The Impact of $100 Billion a Month in Quantitative Easing

Wall Street is going wild with new quantitative easing talk. However, as the Street moves to front-run Ben Bernanke, one perspective is very much understood: QE2 will be nothing like we’ve ever seen before. The new quantitative easing will be monstrous, persistent, and of a size, scope and direction never before seen.

What’s New in QE2?

While Ben Bernanke and his cohorts have run the printing presses before to the tune of $1.25 trillion to buy mortgage-backed securities and some treasuries, a new program will purchase US Treasuries exclusively. A number of independent analysts now expect that the Federal Reserve will run a perpetual program based on sustained, direct purchase of US government debt from the Treasury Department.

As for how much quantitative easing is to be expected, $100 billion per month seems to be the consensus. Why $100 billion per month?

A $1.15 Trillion Deficit

The Federal Reserve, through its second round of quantitative easing, will be purchasing exactly as much government debt as is created in all of the fiscal year 2011. That is, the Federal Reserve will singlehandedly buy all US debt in 2011 should it decide to target easing equal to $100 billion a month. Or, in other words, the Federal Reserve will monetize our debt, printing enough money as is needed to maintain an effectively balanced budget.

The monetization of all debt is monumental. Unlike the first quantitative easing program, where the funds were essentially locked into bank reserves, the new program will create one circulating dollar for each month of easing. By the fall of 2011, the money supply at the M1, and M2 levels could explode, with a minimum of 14% inflation in the M2 money supply with absolutely zero after the fact multiplier. Heavier spending, more lending, and a multitude of other factors could produce inflation rates several multiples larger than the 14% lowball.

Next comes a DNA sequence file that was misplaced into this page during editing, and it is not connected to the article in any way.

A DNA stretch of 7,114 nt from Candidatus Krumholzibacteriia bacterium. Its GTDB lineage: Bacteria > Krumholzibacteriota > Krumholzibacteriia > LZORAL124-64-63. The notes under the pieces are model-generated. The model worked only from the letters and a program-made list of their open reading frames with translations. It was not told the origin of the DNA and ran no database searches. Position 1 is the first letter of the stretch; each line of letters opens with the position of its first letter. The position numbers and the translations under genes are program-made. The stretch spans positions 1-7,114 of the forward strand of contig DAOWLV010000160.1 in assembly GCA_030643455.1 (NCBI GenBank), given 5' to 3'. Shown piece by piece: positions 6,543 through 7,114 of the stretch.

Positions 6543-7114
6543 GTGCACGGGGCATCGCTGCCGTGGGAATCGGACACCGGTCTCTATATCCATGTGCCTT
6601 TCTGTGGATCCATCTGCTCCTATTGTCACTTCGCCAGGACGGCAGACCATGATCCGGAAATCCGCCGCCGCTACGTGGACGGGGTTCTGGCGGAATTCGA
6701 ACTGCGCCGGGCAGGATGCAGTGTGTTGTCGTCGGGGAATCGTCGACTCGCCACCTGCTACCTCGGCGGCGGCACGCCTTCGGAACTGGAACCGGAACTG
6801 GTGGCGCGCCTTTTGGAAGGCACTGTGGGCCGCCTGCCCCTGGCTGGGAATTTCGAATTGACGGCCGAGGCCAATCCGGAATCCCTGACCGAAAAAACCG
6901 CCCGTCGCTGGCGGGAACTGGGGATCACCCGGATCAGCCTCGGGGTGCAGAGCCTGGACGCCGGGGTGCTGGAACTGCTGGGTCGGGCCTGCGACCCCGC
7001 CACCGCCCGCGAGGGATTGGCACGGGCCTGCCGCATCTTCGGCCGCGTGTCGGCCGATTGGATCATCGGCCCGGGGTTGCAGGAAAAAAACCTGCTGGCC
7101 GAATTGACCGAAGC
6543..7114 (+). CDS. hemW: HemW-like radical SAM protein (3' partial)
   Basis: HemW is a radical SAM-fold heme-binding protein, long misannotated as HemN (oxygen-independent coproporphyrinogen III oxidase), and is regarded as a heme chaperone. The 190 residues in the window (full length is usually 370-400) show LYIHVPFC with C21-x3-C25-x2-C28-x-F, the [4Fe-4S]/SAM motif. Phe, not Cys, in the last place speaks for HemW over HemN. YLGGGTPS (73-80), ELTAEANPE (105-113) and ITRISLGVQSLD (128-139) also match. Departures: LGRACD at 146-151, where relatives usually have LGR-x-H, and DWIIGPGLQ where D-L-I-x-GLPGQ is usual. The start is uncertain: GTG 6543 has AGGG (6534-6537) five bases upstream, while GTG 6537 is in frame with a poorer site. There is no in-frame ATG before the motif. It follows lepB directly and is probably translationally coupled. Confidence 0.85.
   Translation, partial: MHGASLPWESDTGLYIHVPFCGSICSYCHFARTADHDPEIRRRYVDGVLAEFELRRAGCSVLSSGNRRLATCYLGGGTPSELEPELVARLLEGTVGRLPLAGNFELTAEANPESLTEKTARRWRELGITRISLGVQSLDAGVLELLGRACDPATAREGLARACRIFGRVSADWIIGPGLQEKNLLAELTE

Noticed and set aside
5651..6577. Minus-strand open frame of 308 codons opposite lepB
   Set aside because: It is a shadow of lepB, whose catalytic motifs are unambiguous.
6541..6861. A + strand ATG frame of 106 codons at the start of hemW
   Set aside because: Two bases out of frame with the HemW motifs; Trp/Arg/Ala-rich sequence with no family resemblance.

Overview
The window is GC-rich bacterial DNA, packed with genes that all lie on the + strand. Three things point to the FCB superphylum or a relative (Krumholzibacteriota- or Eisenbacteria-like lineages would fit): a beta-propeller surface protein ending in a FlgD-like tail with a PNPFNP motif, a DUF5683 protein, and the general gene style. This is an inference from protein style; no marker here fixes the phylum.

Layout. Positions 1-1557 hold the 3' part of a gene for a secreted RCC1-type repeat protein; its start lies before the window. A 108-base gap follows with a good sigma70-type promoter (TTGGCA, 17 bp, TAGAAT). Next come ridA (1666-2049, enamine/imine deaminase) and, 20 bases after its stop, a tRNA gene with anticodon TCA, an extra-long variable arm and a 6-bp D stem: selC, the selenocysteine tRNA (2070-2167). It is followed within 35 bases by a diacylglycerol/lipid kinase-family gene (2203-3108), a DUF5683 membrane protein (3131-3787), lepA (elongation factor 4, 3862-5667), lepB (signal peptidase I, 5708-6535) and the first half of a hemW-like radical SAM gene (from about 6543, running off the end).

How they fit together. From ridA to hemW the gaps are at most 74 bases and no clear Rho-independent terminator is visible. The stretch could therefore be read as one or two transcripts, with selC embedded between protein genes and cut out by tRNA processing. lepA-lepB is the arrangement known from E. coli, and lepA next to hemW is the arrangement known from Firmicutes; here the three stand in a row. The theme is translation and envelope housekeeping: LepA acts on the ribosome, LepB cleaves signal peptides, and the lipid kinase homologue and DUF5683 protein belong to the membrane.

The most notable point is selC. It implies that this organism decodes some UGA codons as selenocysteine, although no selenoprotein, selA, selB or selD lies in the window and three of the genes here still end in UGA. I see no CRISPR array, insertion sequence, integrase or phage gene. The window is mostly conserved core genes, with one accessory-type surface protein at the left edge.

No Exit

The Federal Reserve maintains positions with average maturity of six to seven years in its portfolio, practically indicating to the world that it has little interest in short term exits and will stay in government debt for as long as need be, presumably forever.

New action by the Federal Reserve will most likely occur in the longest dated bonds possible, as purchasing these bonds provides the best return to the government. (The yield curve brings higher rates on 30 year Treasuries, saving the government more in financing costs than purchases of short term debt.)

Most expect that the Federal Reserve will announce the next stage of the quantitative easing program immediately following the elections. Such a move would help mask political risks and give consumers more confidence heading into the Christmas season. As stated previously, the inflationists at the Federal Reserve desperately need more spending, more consumption, and more monetary expansion from bank reserve levels (M0) to savings levels (M2).

Start preparing for the move by allocating more holdings into precious metals. With the money supply sure to explode by a minimum of 14%, assuming a $1.2 Trillion QE2, there is still very much to gain in hard assets, particularly metals like silver.

By Dr. Jeffrey Lewis
Silver Coins Are The Investment Opportunity Of A Lifetime

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